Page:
However, the only comprehensive identification guide to Australian orchids is written by Jones - so you see our problem... Around here it's even trickier as he also authored an excellent Field Guide to the Orchids of the Australian Capital Territory, which we all rely on. All of which is a long-winded way of explaining why several of the species which follow have two genus names; given that my audience is international, I'll use the most widely-accepted names, with Jones' names in brackets. (The same issues arise with some other genera, but they are not relevant to this posting other than the last species featured.)

All these photos were taken in March, but not necessarily this year. Except where specified, the locations are all in the Australian Capital Territory.

Summer Greenhood Pterostylis (Diplodium) decurvum, Tidbinbilla Nature Reserve.
Dainty Greenhood Pterostylis (Diplodium) reflexum, Black Mountain, Canberra.
Below, part of a large colony.

Little Dumpies Pterostylis (Diplodium) truncatum, Black Mountain, Canberra.
I do like such quaint folk names, whose origins are now lost to us.
Blushing Tiny Greenhood Pterostylis (Speculantha) rubescens, Black Mountain, Canberra.
The rest of the featured orchids are not greenhoods, though there are certainly other greenhoods to be found. Dennis Wilson of The Nature of Robertson features a rare one here.

Large Midge Orchid Acianthus exsertus, Black Mountain, Canberra; above and below.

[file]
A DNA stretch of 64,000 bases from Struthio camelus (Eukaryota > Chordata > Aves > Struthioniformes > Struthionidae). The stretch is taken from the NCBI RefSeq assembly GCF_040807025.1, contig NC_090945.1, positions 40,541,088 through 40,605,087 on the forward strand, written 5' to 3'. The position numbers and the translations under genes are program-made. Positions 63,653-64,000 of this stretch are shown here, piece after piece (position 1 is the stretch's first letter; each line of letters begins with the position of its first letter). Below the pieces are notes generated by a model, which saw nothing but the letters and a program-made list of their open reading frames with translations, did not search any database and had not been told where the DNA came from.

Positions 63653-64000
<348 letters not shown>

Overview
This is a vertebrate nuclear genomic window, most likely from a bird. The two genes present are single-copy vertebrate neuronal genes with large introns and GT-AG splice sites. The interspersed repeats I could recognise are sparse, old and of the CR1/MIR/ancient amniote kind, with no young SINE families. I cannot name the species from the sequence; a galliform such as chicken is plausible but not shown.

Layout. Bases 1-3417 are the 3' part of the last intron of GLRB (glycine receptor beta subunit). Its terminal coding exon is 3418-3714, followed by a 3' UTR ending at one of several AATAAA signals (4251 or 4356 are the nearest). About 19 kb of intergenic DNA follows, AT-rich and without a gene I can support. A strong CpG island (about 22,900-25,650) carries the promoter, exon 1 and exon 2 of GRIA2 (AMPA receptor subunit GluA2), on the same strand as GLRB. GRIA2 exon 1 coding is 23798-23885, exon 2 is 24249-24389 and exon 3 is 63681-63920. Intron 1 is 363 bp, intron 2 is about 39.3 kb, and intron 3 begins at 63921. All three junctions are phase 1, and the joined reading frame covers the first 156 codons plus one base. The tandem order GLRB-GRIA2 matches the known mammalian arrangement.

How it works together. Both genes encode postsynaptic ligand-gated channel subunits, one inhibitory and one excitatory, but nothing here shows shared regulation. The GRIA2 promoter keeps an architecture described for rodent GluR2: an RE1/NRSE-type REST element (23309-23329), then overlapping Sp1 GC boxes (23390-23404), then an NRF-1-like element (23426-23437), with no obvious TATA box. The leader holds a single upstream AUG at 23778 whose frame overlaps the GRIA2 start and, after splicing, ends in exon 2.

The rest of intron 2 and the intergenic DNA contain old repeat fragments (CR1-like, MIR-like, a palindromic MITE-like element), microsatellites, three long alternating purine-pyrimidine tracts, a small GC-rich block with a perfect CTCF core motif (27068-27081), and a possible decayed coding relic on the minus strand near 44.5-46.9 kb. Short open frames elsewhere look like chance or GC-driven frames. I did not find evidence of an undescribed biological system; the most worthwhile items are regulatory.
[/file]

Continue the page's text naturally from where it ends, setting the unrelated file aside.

These were probably atypically early, but were well within March.
('Large' is relative, it's worth pointing out!)

Parson's Bands Eriochilus cucullatus,
above (Smith's Road near Angle Crossing) and below (Mongarlowe, New South Wales).
These delightful little orchids flower from late summer well into autumn; they range from rich pink to white.

Mountain Spiral Orchid Spiranthes alticola, Tidbinbilla Nature Reserve.
This a truly exquisite little orchid, with each flower being no more than 5mm long;
there can be dozens of them twisting up the stem.
This used to be regarded as one species, S. sinensis, found all the way to China, but Australian plants are now known as S. australis; the species illustrated is recently described by David Jones and is widely accepted.
Tiny Strand Orchid Bulbophyllyum (Adelopetalum) exiguum, Nowra, New South Wales.
Another delightful miniature, flowers only 5mm long, growing on logs and rocks in rainforest.The splitting of Bulbophyllum by Jones is also contentious
For a couple of other March orchids, see my recent post on my visit to Monga National Park.


1 comment:

Susan said...

There's nothing wrong with how you have expressed the scientific names, if the new names are considered by some to still be subgenera. Putting the subgenera in brackets like that is correct protocol, and under the circumstances the easiest way to deal with the issue.

Spiranthes is the only genera Australia and France share. Sadly, ours are rare and declining -- one species is now extinct in my d├ępartement (an administrative area like a super shire). I'm happy to report I found a new previously unrecorded colony of the other species last year though -- it is also autumn flowering and exquisite.